Tuesday, December 17, 2013

love enough to share

I had dinner last night with my friends Ed, the artist, and his wife, Roxanne -- also an artist: of photography.

While we were enjoying our French-inspired meals of rabbit, I realized I had not yet published any photographs of the dedication of Ed's mural at the Indian school.  That was a week ago Sunday.

The attention accorded Ed was well-deserved.  And not just for the mural.  The mural is a marvelous piece of art.  Summarizing Ed's vision of Mexico.  What it is -- and especially what it could be.  A country that cares for all of its people.

Ed and Roxanne have put that vision into action through their work with the Indian school.  The Revolution made great strides in widening the definition of what it meant to be Mexican.  Unfortunately, Mexico's Indian tribes were not included in the same way that the mestizo population was.

That is why this school exists.  Most of the migrant workers that pick our local crops are Mixtec from southern Mexico -- descendants of one of the major civilizations prior to the Spanish Invasion.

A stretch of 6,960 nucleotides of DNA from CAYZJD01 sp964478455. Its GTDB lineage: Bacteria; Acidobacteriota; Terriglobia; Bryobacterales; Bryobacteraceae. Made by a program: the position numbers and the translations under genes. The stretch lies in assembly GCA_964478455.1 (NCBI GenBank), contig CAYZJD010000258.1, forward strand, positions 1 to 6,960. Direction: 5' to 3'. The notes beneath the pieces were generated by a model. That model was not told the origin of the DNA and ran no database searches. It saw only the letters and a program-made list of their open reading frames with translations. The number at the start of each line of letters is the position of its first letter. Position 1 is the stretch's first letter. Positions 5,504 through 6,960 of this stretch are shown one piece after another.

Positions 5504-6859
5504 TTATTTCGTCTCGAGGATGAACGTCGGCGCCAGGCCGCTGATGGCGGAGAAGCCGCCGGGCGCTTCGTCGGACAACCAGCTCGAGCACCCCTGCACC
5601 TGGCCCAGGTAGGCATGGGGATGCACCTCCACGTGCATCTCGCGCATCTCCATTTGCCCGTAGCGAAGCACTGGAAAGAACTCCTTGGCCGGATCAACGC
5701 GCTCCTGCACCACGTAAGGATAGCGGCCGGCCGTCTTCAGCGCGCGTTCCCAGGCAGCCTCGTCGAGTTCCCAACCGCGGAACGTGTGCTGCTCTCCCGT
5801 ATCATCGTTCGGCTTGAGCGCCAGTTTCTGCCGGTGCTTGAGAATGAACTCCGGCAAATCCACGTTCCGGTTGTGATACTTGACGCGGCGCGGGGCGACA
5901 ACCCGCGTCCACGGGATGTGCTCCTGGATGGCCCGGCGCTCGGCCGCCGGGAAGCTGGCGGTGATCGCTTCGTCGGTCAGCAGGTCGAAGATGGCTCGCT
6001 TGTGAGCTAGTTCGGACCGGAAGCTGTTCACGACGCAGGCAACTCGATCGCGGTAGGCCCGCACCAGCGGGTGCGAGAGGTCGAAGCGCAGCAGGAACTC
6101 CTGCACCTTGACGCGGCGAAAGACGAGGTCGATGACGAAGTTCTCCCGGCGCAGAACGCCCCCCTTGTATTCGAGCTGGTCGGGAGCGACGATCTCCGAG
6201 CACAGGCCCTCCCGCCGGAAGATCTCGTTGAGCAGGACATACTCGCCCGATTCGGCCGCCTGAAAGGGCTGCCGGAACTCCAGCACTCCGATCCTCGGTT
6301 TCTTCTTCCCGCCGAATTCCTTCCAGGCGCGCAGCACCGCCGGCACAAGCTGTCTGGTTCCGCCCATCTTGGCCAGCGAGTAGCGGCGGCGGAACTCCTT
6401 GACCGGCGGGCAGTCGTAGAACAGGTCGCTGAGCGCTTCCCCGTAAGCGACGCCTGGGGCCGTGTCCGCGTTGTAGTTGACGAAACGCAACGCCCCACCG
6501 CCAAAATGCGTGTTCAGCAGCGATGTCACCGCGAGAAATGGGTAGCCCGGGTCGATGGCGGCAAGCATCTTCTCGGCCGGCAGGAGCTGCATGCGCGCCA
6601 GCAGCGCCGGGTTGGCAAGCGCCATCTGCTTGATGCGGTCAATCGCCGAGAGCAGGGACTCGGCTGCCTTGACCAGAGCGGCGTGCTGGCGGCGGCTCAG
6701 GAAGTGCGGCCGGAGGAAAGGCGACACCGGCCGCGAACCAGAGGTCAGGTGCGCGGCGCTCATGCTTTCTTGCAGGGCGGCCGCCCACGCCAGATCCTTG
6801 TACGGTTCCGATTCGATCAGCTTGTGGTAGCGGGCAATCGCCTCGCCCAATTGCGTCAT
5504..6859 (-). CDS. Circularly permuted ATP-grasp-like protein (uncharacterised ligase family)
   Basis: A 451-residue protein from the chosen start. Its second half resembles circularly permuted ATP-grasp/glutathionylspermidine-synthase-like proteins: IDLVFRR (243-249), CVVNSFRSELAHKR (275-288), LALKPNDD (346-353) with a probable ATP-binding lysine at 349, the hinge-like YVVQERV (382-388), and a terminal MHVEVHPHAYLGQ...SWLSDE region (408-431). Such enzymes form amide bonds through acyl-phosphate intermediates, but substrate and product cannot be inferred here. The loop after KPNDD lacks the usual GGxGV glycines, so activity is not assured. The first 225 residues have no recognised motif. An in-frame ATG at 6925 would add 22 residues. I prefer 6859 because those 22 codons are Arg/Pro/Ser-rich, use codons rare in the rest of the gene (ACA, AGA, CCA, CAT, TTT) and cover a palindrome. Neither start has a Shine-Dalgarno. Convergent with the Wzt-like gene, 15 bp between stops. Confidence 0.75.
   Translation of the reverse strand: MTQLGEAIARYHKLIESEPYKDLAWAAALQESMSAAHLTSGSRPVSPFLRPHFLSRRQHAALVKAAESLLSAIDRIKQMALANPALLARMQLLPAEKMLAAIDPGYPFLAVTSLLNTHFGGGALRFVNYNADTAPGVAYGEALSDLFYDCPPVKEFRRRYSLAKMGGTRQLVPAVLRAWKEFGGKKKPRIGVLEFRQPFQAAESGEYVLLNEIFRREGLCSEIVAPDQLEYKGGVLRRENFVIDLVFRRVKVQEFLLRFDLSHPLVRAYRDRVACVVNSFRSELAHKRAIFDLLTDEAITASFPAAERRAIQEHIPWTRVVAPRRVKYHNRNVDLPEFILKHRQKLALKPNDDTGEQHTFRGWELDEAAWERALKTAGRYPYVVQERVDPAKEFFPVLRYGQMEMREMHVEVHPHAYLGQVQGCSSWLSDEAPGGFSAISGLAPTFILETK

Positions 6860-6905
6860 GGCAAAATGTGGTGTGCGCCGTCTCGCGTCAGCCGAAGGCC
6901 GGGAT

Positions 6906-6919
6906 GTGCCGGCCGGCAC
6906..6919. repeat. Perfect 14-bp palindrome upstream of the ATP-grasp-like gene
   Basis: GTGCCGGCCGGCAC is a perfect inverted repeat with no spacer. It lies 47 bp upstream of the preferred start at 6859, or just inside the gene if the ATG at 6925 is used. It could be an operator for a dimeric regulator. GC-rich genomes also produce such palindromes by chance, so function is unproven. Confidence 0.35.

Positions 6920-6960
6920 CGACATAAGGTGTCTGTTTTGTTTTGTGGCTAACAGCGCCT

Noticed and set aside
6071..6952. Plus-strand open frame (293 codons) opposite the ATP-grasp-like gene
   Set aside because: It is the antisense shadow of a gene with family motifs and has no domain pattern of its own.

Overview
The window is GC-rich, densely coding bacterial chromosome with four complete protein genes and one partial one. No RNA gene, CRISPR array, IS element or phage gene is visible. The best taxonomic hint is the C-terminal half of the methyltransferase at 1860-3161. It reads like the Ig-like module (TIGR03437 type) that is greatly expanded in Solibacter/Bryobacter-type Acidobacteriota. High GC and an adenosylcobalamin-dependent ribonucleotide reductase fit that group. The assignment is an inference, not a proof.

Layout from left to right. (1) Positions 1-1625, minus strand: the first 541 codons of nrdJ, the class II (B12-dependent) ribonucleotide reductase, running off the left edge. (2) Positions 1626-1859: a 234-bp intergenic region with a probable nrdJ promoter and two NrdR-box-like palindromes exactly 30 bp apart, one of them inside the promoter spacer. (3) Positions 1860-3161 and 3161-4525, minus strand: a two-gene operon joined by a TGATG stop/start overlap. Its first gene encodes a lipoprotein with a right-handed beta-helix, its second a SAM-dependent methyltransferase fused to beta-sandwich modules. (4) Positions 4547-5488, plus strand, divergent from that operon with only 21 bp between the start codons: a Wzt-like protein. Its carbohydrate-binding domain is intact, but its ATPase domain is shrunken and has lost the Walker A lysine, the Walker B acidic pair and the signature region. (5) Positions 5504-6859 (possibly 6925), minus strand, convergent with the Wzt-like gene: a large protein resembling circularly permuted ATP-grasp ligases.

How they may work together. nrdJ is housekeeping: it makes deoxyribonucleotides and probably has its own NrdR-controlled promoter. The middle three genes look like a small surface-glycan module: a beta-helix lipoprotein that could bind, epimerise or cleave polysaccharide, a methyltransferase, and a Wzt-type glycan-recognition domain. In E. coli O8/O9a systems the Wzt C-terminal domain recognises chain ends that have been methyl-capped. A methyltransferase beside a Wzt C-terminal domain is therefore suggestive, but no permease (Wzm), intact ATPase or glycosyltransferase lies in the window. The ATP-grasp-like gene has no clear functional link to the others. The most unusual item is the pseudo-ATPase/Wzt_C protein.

And when I say "migrant workers," I mean full families of workers.  Fathers.  Mothers.  Children.  Young children.  More hands means more income.  Even then, it is a very small income.

When children are working in fields, they are not attending school.  That is where the home of Ed's mural comes into play.

That small plot of land is a full-service community.  It is a home for sixteen migrant workers.  Rudimentary.  But far better than the housing for migrants outside of the community.

It is a school and kitchen for the resident children and the migrant children in the area.

The children attend school in the evenings after working all days in the field.  And sometimes on the weekends.  This was a Sunday afternoon session.

And it is a medical clinic -- run through the volunteer work of my personal physician -- Dra. Rosa.

Is it perfect?  Hardly.  I have asked myself several times whether I am helping to perpetuate a system that is just one step above chattel slavery.

That is until I walk through the school and talk with the students.  They are proud they can read.  That they can do sums.  That they can write.

But, most of all, they have hope that by learning these skills they may be able to do something better than pick fruit and vegetables for North American tables.

And that is why I will keep doing my small part.  And why a large group of local volunteers (symbolized through the work of Ed and Roxanne) continue to make a difference in our little piece of the world.

To quote one of my favorite Salvation Army slogans: "Giving hope -- today."


No comments: